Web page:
So what does this all have to do with biscuits? Or Christmas? Really nothing at all I suppose. Except that I find myself immensely grateful for this time of year. To be able to slow down, spend languid time in the kitchen with everyone I love, thinking big thoughts and taking time to ask myself hard questions instead of continuing to run from them.
But just in case this isn’t your happy time of year, in case this is your crazy time when you just can’t believe how much there is to fit into every day, and you push all the hard stuff to the side for later, I wish you strength and grace and joy and love. I hope your holidays are magical even if you’re burying things you know you need to face head on one day.
And so, in hopes of helping you also find more holiday peace, I offer you a recipe that hopefully makes your life a little easier. It’s the perfect gift for anyone left on your list: a care package of frozen biscuits ready to be thrown in the oven on a chilly winter day. It’s a present, a dish to pass, or a hostess gift (and possibly all three).
Frozen biscuits have been the fall experiment I just can’t quit. I make a batch. I bake a few and freeze the rest. I always have a bag on hand to grab for holiday dinners or impromptu brunches with friends (or to bring as a gift for the sweet old man who let us dig through his dairy barn for farming treasures). I’ve been experimenting endlessly with flavors (Persimmon Brown Sugar, Lemon Poppyseed, and Blueberry Pear Chocolate are among the ranks). But these elegant squash, shallot and mozzarella delights continue to rise to the top. They’re equal parts savory and sweet. Their cheese bubbles and browns as they bake. They’re complex and they’re simple. They’re perfect.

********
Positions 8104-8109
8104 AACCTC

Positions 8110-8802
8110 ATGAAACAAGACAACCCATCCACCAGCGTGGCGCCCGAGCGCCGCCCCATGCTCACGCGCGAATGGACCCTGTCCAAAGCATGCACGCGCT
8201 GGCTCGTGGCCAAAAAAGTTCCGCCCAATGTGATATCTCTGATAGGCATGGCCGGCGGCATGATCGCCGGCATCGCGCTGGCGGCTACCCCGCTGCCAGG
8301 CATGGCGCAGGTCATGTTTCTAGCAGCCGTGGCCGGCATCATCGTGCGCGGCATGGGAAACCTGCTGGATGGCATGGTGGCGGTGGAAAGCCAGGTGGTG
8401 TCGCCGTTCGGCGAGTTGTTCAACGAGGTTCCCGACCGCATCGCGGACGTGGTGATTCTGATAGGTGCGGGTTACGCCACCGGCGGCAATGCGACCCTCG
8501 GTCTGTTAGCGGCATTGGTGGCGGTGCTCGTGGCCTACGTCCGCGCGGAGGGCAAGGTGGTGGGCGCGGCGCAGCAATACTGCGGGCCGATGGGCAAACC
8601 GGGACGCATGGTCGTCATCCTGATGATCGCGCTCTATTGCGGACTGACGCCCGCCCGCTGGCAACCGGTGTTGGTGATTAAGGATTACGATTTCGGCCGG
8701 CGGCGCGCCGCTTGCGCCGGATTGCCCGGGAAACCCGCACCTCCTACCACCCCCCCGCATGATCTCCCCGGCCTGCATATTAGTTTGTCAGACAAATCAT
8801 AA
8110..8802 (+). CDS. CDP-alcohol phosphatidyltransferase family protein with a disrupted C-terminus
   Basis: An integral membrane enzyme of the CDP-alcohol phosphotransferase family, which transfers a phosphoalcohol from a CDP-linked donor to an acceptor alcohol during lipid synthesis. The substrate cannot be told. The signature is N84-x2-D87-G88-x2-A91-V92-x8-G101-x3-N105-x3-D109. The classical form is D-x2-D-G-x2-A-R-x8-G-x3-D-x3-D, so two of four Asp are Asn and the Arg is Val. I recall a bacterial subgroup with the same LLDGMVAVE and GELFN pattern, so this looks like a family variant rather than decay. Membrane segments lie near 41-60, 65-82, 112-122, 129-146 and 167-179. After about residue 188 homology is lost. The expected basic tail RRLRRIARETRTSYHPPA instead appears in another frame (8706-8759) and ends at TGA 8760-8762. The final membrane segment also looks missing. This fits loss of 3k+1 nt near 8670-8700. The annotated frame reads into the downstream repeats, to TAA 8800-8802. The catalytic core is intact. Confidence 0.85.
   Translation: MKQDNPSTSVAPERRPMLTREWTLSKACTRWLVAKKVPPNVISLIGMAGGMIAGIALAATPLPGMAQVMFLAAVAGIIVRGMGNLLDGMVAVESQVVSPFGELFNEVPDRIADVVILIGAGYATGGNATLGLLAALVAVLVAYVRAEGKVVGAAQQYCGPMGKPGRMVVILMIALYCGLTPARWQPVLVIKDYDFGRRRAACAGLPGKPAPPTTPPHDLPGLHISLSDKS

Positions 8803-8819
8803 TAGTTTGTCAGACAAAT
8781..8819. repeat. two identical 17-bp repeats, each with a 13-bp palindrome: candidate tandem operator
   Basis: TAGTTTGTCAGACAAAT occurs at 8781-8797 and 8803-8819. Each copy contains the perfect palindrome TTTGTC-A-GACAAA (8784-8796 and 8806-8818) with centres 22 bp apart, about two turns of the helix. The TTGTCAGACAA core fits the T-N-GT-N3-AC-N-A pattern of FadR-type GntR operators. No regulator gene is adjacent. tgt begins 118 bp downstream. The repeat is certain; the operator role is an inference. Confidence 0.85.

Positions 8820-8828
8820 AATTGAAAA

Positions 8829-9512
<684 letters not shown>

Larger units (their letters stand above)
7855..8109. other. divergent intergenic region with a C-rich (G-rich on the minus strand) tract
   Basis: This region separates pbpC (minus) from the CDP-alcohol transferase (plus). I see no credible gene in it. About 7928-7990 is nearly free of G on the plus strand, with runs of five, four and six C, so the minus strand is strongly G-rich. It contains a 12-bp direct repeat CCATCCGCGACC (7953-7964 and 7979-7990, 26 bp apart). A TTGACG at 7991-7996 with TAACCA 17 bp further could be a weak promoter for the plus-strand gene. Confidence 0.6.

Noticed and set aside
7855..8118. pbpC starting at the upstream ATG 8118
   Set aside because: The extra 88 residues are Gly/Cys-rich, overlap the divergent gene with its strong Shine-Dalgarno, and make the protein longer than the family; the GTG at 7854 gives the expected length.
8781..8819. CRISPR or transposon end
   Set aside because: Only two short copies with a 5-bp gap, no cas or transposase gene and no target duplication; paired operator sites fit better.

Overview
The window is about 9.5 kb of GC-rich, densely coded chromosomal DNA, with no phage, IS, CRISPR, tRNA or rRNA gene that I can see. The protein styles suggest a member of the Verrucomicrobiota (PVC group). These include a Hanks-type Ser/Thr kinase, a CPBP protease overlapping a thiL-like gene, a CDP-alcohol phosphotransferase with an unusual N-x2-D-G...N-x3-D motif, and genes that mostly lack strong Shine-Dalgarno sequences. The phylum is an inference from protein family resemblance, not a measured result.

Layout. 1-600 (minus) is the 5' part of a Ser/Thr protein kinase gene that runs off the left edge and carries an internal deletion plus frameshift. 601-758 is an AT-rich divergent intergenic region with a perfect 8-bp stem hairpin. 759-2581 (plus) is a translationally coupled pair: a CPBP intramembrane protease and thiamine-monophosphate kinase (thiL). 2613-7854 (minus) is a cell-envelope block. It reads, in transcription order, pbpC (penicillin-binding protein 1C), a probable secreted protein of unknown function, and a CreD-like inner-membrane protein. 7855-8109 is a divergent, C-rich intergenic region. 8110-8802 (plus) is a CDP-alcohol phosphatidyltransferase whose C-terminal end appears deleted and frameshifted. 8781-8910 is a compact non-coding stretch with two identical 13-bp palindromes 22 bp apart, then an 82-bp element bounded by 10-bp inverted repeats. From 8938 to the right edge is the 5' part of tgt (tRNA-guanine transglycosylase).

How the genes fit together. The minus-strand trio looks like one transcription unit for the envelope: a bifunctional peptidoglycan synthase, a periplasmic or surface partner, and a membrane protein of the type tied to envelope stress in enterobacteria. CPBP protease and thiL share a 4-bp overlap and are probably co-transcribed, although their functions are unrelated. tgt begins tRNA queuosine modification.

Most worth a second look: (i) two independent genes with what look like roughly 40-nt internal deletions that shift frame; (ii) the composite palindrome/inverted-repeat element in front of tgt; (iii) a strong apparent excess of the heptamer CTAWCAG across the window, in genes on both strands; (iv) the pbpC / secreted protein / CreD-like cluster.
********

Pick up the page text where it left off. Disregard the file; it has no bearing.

I hope you enjoy them and I hope your transition into the cold winter months is filled with cheer.
Infinite love to you from beside my Christmas tree,
P.S. If you are in need of a retreat yourself to explore some of life’s harder questions with your significant other, send me a message and I’d be happy to share my framework with you ❤
CHEESY BUTTERNUT SQUASH & CARAMELIZED SHALLOT BISCUITS
/Adapted from Smitten Kitchen
I tried these with a lot of different cheeses, but surprised myself by loving the plain old mozzarella the most. There is so much flavor from the shallots and squash, I really felt like every other cheese took away from the final product, but if you have a favorite cheese to pair with these flavors, by all means go for it!
Makes 18-20 large biscuits
Takes 45 minutes (plus more if baking some for yourself right away)
17 tablespoons butter, divided
4 cups butternut squash cut into 1/2-inch cubes (from 1 large squash)
1 tablespoons olive oil
6 large shallots, peeled and diced (about 3 cups)
1-1/2 teaspoon Kosher salt, divided